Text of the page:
Writing Text

The following example writes text to a file.  At each await statement, the method immediately exits.  When the file I/O is complete, the method resumes at the statement following the await statement.  Note that the async modifier is in the definition of methods that use the await statement.

Reading Text

The following example reads text from a file.  The text is buffered and, in this case, placed into a StringBuilder.  Unlike in the previous example, the evaluation of the await produces a value.  The ReadAsync method returns a Task<Int32>, so the evaluation of the await produces an Int32 value (numRead) that is returned after the operation completes..

Control Flow

While it’s easy to make method calls asynchronous, it helps to know what actually happens when the program reaches an await statement.

The original example had the statement “await sourceStream.WriteAsync…”.  That’s a contraction of  these two statements:  “Task theTask = sourceStream.WriteAsync…” and “await theTask”.  The first statement causes a task to be returned and file processing to start.  The second statement with the await causes the method to immediately exit (returning a different task).  When the file processing later completes, execution returns to the statement following the await.

The following example does the same thing as the “Writing Text” example, however it splits the await statement into two statements and adds console output to assist in understanding the sequence.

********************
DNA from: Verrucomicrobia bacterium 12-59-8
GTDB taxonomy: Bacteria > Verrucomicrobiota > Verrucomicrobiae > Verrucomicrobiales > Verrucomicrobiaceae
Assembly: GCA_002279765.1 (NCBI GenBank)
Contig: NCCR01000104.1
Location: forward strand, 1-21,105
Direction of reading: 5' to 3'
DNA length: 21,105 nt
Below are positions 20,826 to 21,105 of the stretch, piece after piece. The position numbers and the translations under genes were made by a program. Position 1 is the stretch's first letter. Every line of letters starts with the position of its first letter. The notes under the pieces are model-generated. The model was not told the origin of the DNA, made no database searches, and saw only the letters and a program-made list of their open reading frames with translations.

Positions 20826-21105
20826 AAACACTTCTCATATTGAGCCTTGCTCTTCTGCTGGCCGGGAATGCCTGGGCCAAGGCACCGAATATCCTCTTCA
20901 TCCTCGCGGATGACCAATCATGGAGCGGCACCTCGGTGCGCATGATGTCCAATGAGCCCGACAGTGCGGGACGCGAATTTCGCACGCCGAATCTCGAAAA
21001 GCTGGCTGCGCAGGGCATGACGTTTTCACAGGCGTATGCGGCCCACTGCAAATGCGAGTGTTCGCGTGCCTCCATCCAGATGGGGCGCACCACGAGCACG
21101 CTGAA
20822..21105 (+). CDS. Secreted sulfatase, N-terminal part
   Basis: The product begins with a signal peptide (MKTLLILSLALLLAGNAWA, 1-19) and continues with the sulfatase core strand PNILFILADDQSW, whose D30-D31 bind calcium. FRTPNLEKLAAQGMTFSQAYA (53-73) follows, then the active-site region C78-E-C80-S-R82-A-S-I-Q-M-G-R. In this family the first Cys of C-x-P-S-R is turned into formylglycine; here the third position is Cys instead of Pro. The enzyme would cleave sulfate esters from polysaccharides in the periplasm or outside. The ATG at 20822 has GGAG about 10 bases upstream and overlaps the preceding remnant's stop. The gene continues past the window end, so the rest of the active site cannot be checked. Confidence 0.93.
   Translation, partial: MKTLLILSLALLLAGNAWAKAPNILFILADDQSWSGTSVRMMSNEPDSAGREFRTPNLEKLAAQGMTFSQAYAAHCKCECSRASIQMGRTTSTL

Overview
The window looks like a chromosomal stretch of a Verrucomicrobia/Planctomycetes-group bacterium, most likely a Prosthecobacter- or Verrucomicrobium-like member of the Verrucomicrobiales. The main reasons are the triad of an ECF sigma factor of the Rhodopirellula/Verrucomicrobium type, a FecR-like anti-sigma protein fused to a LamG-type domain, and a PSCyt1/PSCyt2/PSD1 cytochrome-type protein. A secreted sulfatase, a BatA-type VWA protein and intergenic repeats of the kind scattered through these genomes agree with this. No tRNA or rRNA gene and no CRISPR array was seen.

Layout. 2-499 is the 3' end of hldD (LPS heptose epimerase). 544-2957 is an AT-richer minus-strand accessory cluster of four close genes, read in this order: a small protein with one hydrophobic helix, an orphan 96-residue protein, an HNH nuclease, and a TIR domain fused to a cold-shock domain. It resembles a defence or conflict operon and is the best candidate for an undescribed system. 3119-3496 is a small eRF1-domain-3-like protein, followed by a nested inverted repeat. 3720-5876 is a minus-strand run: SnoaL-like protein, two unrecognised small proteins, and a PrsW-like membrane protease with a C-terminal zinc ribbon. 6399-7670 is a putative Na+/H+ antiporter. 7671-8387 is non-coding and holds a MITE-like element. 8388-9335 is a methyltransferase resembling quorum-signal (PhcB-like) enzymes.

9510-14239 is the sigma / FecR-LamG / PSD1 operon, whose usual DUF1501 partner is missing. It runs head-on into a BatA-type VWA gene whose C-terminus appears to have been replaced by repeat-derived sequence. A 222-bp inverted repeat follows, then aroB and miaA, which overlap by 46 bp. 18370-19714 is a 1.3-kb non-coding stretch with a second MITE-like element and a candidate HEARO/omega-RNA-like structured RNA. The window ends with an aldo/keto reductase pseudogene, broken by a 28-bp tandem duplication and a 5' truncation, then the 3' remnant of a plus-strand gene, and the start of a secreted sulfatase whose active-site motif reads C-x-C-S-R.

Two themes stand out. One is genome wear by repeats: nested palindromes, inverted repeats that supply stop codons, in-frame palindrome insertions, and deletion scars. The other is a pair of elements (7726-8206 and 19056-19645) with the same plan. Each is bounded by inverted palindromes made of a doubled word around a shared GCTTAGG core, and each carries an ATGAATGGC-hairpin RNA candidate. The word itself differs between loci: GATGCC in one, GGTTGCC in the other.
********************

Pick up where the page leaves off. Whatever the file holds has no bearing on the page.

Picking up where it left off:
// Console output:
// In WriteTextAsync2 before await task 1
// In ProcessWrite2 before wait task 2
// In WriteTextAsync2 after await task 1
// Done


Parallel Asynchronous I/O

The following example demonstrates parallel processing by writing 10 text files.  For each file, the WriteAsync method returns a task.  Each task is added to a list of tasks.  The “await Task.WhenAll(tasks)” statement exits the method and resumes within the method when file processing is complete for all of the tasks.

For the Visual Studio 2010 Async CTP, use TaskEx.WhenAll instead of Task.WhenAll.

The example closes all FileStream instances in a finally block after the tasks are complete. If each FileStream was instead created in a using statement, the FileStream might be disposed of before the task was complete.

Note that any speedup is almost entirely from the parallel processing and not the asynchronous processing.  The advantages of asynchrony are that it does not tie up multiple threads, and that it does not tie up the user interface thread.

The WriteAsync and ReadAsync methods allow you to specify a CancellationToken, which can be used to cancel the operation mid-stream.  The Simultaneous Async Tasks blog has an example of cancellation.  Additional information is provided in the Cancellation topic.

Thanks to Stephen Toub for providing technical guidance.